The remainder of the SA80 family comprises the L86 Light Support Weapon, the short-barrelled L22 carbine and the L98 Cadet rifle. The SA80 was the last in a long line of British weapons (including the Lee–Enfield family) to come from the Royal Small Arms Factory, the national arms development and production facility at Enfield Lock.
The system's history dates back to the late 1940s, when an ambitious programme to develop a new cartridge and new class of rifle was launched in the United Kingdom based on combat experience drawn from World War II. Two 7mm prototypes were built in a bullpup configuration, designated the EM-1 and EM-2. When NATO adopted the 7.62×51mm NATO rifle cartridge as the standard calibre for its service rifles, further development of these rifles was discontinued (the British Army chose to adopt the 7.62 mm L1A1 SLR semi-automatic rifle, which is a licence-built version of the Belgian FN FAL).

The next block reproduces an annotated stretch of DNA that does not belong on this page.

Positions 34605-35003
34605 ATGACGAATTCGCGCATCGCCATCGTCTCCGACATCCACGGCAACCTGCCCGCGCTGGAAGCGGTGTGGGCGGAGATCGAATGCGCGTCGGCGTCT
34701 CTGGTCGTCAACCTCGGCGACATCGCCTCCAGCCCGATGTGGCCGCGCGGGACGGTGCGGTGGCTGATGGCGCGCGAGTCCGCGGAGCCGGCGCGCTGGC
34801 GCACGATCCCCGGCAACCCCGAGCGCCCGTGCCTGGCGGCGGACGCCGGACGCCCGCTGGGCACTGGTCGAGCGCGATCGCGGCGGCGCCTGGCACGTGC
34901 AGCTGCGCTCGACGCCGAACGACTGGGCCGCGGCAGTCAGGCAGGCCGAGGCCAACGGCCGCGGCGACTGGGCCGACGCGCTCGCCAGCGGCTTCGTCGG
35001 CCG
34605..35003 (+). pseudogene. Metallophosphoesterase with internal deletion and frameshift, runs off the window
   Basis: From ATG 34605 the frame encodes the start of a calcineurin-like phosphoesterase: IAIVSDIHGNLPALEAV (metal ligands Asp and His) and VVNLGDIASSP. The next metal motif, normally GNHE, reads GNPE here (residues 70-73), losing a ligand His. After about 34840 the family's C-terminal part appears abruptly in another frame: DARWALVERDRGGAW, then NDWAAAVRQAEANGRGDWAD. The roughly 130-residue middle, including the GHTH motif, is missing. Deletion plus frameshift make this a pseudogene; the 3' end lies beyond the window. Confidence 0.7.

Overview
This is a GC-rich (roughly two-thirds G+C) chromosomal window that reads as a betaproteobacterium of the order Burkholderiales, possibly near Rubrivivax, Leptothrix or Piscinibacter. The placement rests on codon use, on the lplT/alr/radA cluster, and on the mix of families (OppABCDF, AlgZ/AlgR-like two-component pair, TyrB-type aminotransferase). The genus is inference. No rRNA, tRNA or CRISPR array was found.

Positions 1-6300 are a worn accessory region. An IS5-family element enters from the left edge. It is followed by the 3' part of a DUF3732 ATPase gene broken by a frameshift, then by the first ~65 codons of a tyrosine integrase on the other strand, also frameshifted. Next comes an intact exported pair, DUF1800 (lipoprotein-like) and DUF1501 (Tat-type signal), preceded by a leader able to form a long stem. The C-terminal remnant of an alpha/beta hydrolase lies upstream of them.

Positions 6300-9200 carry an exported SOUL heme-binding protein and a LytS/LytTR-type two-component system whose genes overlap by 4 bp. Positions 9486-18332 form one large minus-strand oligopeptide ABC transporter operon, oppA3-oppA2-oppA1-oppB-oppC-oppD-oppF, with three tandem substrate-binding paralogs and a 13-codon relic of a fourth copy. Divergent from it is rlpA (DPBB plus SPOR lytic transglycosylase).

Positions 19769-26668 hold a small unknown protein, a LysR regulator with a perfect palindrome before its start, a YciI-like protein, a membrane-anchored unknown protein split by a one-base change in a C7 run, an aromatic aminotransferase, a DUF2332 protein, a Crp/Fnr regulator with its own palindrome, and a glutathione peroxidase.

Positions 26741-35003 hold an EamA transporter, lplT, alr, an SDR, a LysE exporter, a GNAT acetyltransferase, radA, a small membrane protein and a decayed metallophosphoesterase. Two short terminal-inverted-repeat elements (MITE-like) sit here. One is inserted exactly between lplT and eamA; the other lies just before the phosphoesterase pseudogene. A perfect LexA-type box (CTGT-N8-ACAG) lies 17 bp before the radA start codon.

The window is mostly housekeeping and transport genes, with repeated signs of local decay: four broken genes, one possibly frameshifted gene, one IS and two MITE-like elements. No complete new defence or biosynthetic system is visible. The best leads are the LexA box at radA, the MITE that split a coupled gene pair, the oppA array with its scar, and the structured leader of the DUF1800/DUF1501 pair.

In 1969, the Enfield factory began work on a brand new family of weapons, chambered in a newly designed British 4.85×49mm intermediate cartridge. While the experimental weapon family was very different from the EM-2 in internal design and construction methods, its bullpup configuration with an optical sight was a clear influence on the design of what was to become the SA80. The system was to be composed of two weapons: the XL64E5 rifle (also called the Enfield Individual Weapon) and a light support weapon known as the XL65E4 light machine gun.
The sheet metal construction, and the design of the bolt, bolt carrier, guide rods, gas system and the weapon's disassembly showed strong similarities to the Armalite AR-18 which was manufactured under licence from 1975 to 1983 by the Sterling Armaments Company of Dagenham, Essex, and which had been tested by the UK MoD in 1966 and 1969.
During the development of the SA80, a bullpup conversion was made of an AR-18 and a Stoner 63 at Enfield due to the fact they could be used with stocks folded/without stocks which allowed the bullpup conversion and were later chambered in the experimental 4.85x49mm round. A bullpup conversion of the AR-15 was previously considered but the buffer tube in stock prevented the idea.